The use of renewable energy is constantly being promoted and soon, we may be able to generate a significant amount of electricity from raindrops to use in our everyday lives. Already, researchers at the City University of Hong Kong (CityU) have developed a droplet-based electricity generator (DEG). The latter uses a single rain droplet to generate enough power to light up 100 small LED bulbs, according to Science Alert report on February 16, 2020.

The Race to Generate Electrical Power Using Rain Water

Scientists have often sought ways to generate electricity in a cheaper and environmentally friendly way. One potential source of energy is water, and specifically, raindrops. However, getting water droplets to generate electricity has proved to be a difficult feat.

Systems that can generate power from rainwater are also being researched. And several energy harvesting techniques have been devised to convert mechanical energy from raindrops into electrical energy to power electronic devices and sensors.

Scientists Make Major Leap in Research

Accordingly, scientists at CityU have made a major leap in their research. Reportedly, they have developed a droplet-based electricity generator (DEG) that uses droplets of rainwater to generate energy to light up 100 small LED bulbs.

Wang Zuankai, biomedical engineer Wang Zuankai also explained the physics behind the system. According to Zuankai, the research revealed that 100 microlitres of raindrop released from a height of 15 centimeters can produce a voltage of over 140V. This voltage can supply enough power to light up these bulbs.

Devices Stores Charges Created by Water Droplets On a Surface

The DEG, in question, stores charges that are created when droplets of rainwater hit a surface. In this case, the DEG takes advantage of a polytetrafluoroethylene or PTFE film that helps in the accumulation of a surface charge as water droplets fall on it. At some point, it reaches saturation.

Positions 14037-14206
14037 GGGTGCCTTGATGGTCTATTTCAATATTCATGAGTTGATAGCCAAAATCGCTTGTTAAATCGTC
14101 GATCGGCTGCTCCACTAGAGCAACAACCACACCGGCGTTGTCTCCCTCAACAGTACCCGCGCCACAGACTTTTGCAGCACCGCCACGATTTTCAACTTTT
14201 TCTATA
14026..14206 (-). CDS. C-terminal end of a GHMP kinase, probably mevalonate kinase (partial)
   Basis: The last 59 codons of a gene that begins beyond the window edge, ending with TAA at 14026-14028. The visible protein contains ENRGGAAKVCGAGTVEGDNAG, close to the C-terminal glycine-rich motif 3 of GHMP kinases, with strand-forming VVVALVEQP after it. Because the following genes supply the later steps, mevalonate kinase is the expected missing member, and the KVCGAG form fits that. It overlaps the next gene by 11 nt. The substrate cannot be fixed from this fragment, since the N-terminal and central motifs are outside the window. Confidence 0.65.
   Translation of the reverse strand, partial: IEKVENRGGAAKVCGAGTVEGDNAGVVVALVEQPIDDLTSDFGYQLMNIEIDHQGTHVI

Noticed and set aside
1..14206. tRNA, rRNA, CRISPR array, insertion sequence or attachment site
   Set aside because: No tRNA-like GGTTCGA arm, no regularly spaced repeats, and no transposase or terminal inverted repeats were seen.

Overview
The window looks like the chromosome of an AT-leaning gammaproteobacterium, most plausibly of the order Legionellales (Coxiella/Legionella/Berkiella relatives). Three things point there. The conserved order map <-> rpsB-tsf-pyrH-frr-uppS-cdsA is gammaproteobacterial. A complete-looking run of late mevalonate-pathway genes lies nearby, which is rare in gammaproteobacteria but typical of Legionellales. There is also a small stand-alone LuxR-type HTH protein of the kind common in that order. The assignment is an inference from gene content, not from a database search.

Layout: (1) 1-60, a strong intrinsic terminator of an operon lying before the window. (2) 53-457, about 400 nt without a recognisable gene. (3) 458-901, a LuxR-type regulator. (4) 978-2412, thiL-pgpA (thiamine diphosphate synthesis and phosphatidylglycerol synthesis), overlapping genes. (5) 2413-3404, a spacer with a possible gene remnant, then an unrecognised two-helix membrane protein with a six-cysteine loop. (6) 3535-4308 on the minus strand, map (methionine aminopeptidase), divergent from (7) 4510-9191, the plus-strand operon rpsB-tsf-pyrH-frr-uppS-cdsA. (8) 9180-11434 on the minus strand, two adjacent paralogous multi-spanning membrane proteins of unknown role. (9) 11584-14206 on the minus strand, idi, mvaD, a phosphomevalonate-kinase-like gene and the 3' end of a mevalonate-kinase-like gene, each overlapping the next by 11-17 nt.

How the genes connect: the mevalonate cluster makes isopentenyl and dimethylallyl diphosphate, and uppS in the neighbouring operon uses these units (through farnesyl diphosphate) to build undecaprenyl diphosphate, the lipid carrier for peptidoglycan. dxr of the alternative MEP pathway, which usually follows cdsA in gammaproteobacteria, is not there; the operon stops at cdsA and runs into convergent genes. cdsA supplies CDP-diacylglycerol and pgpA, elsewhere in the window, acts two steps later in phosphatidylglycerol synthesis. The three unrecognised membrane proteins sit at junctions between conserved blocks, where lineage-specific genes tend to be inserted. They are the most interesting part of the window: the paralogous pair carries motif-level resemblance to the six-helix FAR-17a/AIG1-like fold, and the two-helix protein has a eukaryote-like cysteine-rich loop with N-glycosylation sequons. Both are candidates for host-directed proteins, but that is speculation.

Furthermore, the researchers discovered that each time droplets of water hit the surface and spreads, the drop serves as a bridge between the electrodes. These electrodes are the aluminum electrode and an indium tin oxide (ITO) electrode. In line with that, the droplet bridge helps to create a closed-loop surface that enables the accumulated energy to be released.

Xiao Cheng Zeng, a chemist Xiao Cheng Zeng from the University of Nebraska-Lincoln said:

"The significance of this technology is the much enhanced electric power per falling rain droplet, which makes the device much more efficient to convert energy from a falling droplet to electricity."

DEG is Still Impractical for Everyday Use

On the other hand, the team behind the device noted that it is not practical enough to be put into everyday use. In their opinion, the system is unable to supply a continuous supply of power. It is, however, a promising step towards a new form of renewable electricity. And the goal is to turn the new technology into a system that can power people's homes.

That aside, scientists are constantly looking into ways of producing electrical power using water. There have been experiments to harvest energy from a rising tide or flowing stream. Nonetheless, the use of raindrops as a power source can also be very promising.

The latter can be tied to the fact that there are times where solar energy is difficult to exploit. For instance, rainy days often have 90% less sunlight. Hence, in outdoor environments with lots of water or where it rains more frequently, these systems would serve as a good alternative to power systems. It could be useful to generate electricity from both the sun and rain.

15-Year-Old Also Designs Energy Generating Device

Another reported case of the use of rainwater to generate electricity is a device created by Reyhan Jamalova. In 2018, Jamalova who was 15-years-old at the time, developed the Rainergy to harvest energy from rainwater.

According to Jamalova, the aim of the project is to combat energy deficiency in rainy and low-income countries. Interestingly, Rainergy could also store power in a battery to ensure the user still has electrical power when there is no rain.